Adjusting to a Life on Hold

Two years after being injured by a devastating blast, a determined student struggles to reclaim his dreams.

Gregory McCullough's mottled hands are a
visible result of his explosion injuries.

Two years ago, filled with passion and drive, Gregory McCullough enjoyed the challenges and rewards of his daily life: classes at New York City College of Technology, mentoring kids, attending church, mastering martial arts, towing cars to save money for school and his own car.

The greatest challenge was yet to come. On July 18, 2007, McCullough, then just 21, was at the wheel of a red tow truck during rush hour in Manhattan when suddenly he was engulfed in the horrific Consolidated Edison steam pipe explosion that seared third-degree burns over 80 percent of his body.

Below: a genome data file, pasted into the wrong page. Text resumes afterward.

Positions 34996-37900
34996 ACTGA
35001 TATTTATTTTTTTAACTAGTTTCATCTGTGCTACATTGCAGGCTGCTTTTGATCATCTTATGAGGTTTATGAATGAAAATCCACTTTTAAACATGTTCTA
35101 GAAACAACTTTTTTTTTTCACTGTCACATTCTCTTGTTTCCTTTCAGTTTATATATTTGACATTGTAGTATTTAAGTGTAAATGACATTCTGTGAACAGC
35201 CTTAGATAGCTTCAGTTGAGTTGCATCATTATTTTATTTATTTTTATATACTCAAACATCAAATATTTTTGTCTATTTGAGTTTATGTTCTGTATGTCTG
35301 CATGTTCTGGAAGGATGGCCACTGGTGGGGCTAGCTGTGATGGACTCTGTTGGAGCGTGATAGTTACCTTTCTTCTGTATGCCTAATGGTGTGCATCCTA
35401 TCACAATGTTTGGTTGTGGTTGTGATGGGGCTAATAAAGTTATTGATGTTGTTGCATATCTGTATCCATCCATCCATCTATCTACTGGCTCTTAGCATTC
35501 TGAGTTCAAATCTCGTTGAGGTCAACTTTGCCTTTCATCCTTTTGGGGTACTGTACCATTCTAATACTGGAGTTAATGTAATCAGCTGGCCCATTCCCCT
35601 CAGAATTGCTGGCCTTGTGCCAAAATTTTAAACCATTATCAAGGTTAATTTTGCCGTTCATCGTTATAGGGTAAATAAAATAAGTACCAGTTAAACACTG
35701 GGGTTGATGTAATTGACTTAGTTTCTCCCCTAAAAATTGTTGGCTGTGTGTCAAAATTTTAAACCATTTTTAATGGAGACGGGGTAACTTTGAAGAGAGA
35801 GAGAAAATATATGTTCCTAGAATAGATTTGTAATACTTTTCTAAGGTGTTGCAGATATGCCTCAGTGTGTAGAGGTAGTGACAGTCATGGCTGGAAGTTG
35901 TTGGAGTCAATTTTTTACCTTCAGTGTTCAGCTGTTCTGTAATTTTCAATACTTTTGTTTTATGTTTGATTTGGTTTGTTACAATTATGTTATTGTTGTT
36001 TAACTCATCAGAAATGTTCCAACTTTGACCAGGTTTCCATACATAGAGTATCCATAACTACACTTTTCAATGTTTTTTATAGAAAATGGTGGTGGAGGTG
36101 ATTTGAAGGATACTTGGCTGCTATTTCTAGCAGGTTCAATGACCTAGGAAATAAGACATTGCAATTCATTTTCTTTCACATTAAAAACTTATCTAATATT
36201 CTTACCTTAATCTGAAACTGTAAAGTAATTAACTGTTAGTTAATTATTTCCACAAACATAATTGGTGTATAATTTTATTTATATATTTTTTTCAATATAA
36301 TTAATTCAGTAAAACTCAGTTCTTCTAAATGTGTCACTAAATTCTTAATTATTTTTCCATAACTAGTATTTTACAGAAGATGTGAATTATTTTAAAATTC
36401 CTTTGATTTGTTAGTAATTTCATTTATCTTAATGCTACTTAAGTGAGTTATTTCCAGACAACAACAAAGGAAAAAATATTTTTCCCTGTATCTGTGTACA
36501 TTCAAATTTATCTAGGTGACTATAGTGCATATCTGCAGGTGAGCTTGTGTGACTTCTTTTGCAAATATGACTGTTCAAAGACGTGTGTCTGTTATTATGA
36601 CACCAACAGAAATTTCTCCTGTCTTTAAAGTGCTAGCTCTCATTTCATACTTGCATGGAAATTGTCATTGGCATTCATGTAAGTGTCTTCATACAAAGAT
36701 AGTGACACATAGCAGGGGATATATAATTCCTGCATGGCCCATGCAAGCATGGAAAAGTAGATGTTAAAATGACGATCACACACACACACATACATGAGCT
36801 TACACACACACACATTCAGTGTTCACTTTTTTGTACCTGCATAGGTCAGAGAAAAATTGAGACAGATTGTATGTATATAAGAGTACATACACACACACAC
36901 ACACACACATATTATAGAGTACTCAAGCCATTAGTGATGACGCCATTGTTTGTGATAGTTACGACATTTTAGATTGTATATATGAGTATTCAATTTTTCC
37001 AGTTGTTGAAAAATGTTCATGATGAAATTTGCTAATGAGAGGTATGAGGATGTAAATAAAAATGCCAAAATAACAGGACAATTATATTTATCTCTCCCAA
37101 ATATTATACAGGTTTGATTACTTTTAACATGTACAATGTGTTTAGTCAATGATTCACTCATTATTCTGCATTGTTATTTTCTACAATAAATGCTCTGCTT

Today, buttressed by faith, family and friends, McCullough struggles to recover from his devastating injuries, and to begin to reclaim his dreams. Remarkably, despite his medical condition and persistent pain, he is trying to keep up with his studies through CUNY's new School of Professional Studies online, though, "Sometimes I'm just too tired."

Had the accident not happened, he says, "I'd definitely be in school." City Tech "was a great learning environment. I would do my homework; I developed the discipline."

"The courage and determination that Gregory has shown . . . reflects the remarkable strength of his character and his faith. Gregory is a valued member of the City Tech family and we are all supportive ... and confident he will attain his goals," said City Tech President Russell K. Hotzler.

Before the explosion, McCullough was living with his mother and father in Canarsie, juggling evening and Saturday classes at City Tech; 12-hour shifts towing cars for a Bensonhurst company; martial arts lessons; and running a military cadet mentoring program for youth in Bushwick and a New York City Police Department Explorer Program to keep kids off the street.